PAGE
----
Where does this leave the Conference?
To be honest, I don't think anyone really knows for sure. The FA will, almost certainly, state publicly that they are in favour of increased promotion and, almost certainly, will again fail to take any action to enable it to happen. The Football League will, more than likely, find another ludicrous reason to block any such move and the Conference will probably be left in the same position as it currently finds itself.

To my mind, the only course of action left open is through legal channels. With football clubs being businesses, it could well be argued that the Football League is restraining the trade of the Conference runners-up and possibly, even the third placed team.

Fair Play For The National Game will continue to campaign for a more equitable promotion/relegation system. The campaign has already drawn support from some big names in the sport, including former minister for sport, Kate Howey MP, former FA Chief Executive, Graham Kelly and BBC Football Commentator, John Motson. Hopefully, this won't affect Dagenham & Redbridge Football Club as, with luck, we will be a Football League team by the time the vote comes around again, but in the interests of non-league football as a whole, I urge you all to support the campaign.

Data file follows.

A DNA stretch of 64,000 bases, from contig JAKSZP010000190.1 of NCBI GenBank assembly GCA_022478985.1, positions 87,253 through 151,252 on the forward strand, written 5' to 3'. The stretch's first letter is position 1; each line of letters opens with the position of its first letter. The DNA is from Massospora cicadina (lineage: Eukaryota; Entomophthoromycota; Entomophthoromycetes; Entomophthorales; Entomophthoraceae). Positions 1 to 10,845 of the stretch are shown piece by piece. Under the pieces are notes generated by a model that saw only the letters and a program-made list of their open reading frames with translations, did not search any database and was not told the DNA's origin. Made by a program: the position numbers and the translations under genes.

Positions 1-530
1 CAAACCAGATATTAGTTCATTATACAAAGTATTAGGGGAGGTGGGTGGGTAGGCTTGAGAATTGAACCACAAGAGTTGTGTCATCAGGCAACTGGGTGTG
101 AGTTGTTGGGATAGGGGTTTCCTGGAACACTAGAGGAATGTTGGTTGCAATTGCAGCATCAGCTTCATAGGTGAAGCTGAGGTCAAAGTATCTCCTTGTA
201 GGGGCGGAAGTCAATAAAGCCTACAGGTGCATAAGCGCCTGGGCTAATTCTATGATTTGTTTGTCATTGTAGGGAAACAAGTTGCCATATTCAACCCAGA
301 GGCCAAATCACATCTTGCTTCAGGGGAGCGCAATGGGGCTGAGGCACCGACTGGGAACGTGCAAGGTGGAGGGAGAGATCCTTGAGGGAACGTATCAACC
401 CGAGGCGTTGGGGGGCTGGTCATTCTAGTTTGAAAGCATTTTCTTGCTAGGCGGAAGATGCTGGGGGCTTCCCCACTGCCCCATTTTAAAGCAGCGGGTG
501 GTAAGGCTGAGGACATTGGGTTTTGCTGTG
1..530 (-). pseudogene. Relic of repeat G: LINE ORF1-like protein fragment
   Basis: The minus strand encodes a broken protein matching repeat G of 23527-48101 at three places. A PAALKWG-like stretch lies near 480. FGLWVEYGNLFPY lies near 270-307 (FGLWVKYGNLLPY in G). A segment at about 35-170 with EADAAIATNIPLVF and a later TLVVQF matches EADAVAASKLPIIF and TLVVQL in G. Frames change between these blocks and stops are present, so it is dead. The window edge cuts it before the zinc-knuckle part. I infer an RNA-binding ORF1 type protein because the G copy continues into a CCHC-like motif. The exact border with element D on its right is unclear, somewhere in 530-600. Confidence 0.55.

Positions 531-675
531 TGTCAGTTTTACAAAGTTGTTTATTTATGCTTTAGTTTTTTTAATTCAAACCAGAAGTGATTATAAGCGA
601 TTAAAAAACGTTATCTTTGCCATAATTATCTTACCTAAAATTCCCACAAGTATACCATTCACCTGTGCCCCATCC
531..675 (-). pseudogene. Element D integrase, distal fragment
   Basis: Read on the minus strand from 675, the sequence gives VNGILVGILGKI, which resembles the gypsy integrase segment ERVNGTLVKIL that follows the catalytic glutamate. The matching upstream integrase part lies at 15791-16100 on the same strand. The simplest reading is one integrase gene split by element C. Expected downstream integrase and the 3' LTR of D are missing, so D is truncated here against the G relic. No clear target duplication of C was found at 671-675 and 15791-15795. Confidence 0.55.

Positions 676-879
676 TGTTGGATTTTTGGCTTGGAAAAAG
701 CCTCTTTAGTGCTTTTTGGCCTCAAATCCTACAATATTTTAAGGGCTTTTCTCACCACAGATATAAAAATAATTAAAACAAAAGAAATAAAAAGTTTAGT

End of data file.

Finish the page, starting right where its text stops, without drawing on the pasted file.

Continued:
Thanks

Nelson


 

 

 

 

DiggerDagger.com is an independent website and the views expressed are not necessarily those of Dagenham & Redbridge Football Club